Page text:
Despite the simplicity of the notion that capitalism is prone to surpluses followed by crises, and is unsustainable in the long-term because it operates like a pyramid scheme, it has never been grasped by bourgeois economists, for how can a class admit its own eventual, inevitable death if it is to remain in power? The intellectuals like the Austrian School of Economics work for the bourgeoisie as loyal servants.
In summation, the alternative to overthrowing capitalism is fascism, which will bring humanity to barbarism and destroy whatever progressive elements capitalism has created. For more on this, check out the section in Marx’s Capital entitled, “The Law of the Tendency for the Rate of Profit to Fall.” Adam Smith tried pitifully to rebuke it, as has everyone else. So far (do not faint!) no one has.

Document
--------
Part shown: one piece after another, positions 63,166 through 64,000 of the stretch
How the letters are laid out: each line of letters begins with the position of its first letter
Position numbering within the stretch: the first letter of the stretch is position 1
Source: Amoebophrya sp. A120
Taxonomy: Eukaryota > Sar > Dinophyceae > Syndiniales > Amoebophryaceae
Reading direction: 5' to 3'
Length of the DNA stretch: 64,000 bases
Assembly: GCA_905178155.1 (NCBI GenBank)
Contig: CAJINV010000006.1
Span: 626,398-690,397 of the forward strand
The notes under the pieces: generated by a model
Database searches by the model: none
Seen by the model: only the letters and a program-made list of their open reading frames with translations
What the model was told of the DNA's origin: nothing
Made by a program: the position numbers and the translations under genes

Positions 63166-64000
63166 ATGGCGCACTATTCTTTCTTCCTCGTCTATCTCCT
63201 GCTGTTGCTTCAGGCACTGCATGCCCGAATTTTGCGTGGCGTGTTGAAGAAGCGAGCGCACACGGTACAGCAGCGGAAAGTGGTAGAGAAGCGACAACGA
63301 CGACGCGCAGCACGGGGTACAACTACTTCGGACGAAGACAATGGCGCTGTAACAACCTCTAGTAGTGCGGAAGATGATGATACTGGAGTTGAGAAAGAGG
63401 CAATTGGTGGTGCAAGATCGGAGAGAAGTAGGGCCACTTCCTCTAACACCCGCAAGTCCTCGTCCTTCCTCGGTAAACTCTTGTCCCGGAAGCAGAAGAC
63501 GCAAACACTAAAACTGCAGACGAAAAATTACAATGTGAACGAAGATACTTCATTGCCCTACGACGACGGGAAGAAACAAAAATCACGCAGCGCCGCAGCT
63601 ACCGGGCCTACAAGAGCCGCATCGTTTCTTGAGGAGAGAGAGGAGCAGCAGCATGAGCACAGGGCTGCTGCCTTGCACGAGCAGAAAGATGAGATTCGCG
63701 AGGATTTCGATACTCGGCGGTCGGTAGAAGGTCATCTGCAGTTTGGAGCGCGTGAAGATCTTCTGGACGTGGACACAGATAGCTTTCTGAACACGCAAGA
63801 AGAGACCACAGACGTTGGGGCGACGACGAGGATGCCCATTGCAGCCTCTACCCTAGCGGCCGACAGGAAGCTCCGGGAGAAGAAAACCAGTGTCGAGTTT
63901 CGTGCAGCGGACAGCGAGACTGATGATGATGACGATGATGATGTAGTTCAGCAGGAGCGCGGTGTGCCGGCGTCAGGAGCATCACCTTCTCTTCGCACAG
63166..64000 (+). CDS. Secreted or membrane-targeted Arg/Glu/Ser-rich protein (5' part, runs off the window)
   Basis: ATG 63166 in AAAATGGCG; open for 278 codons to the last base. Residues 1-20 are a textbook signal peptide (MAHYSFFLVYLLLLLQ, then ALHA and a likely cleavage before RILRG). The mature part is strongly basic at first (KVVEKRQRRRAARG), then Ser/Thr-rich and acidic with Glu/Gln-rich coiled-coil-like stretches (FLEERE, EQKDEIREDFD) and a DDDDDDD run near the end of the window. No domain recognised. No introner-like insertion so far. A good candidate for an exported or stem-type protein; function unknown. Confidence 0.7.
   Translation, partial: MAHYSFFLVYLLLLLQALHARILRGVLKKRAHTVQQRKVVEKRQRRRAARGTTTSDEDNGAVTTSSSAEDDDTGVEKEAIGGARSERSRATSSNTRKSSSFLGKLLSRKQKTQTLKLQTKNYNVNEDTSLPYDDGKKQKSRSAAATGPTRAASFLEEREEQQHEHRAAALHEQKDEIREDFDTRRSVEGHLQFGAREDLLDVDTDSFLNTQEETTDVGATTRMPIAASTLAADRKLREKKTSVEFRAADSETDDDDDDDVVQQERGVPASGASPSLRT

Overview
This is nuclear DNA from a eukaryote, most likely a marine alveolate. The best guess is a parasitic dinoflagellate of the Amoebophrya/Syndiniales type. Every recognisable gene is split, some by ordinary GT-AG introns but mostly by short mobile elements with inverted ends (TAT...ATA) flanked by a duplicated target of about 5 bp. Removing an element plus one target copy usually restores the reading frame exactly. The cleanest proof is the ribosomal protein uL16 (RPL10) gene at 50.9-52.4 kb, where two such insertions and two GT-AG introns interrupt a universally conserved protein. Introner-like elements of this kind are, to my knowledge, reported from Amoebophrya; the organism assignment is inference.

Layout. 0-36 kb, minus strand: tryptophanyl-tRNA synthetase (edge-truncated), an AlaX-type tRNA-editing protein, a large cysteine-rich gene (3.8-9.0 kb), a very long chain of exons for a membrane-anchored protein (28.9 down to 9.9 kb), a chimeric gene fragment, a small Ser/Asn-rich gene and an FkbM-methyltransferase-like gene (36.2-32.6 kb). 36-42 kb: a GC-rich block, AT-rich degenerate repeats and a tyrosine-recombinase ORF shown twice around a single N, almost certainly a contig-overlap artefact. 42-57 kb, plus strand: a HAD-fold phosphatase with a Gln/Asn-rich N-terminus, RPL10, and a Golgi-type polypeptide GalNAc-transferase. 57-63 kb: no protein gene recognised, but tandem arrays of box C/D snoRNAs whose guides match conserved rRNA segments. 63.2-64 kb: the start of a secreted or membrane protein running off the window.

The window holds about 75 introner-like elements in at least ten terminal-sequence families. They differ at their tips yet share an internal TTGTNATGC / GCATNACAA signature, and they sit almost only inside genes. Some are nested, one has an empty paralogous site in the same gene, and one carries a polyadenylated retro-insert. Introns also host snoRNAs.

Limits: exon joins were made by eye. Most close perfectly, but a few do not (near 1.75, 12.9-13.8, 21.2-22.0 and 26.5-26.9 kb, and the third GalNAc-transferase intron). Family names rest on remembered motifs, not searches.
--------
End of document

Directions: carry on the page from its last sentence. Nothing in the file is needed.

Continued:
4,000 carnations for Stalin’s birthday
MOSCOW – RUSSIAN Communists placed four thousand red carnations on Stalin’s grave beside Kremlin walls on Tuesday to celebrate what would have been the Soviet dictator’s 131st birthday.
Communist supporters raised 80,000 rubles (S$3,412) in a fundraising drive with the slogan ‘Two carnations for Comrade Stalin,’ organiser Igor Sergeyev told the Interfax news agency.
Carrying a red flag and led by Communist Party leader Gennady Zyuganov, they piled the flowers beside a bust of Stalin that stands on his grave and round its neck.
Mr Zyuganov on Tuesday called for the ‘re-Stalinisation’ of Russian society in an open letter to Russian President Dmitry Medvedev, who has frankly criticised the rights abuses of the Soviet era.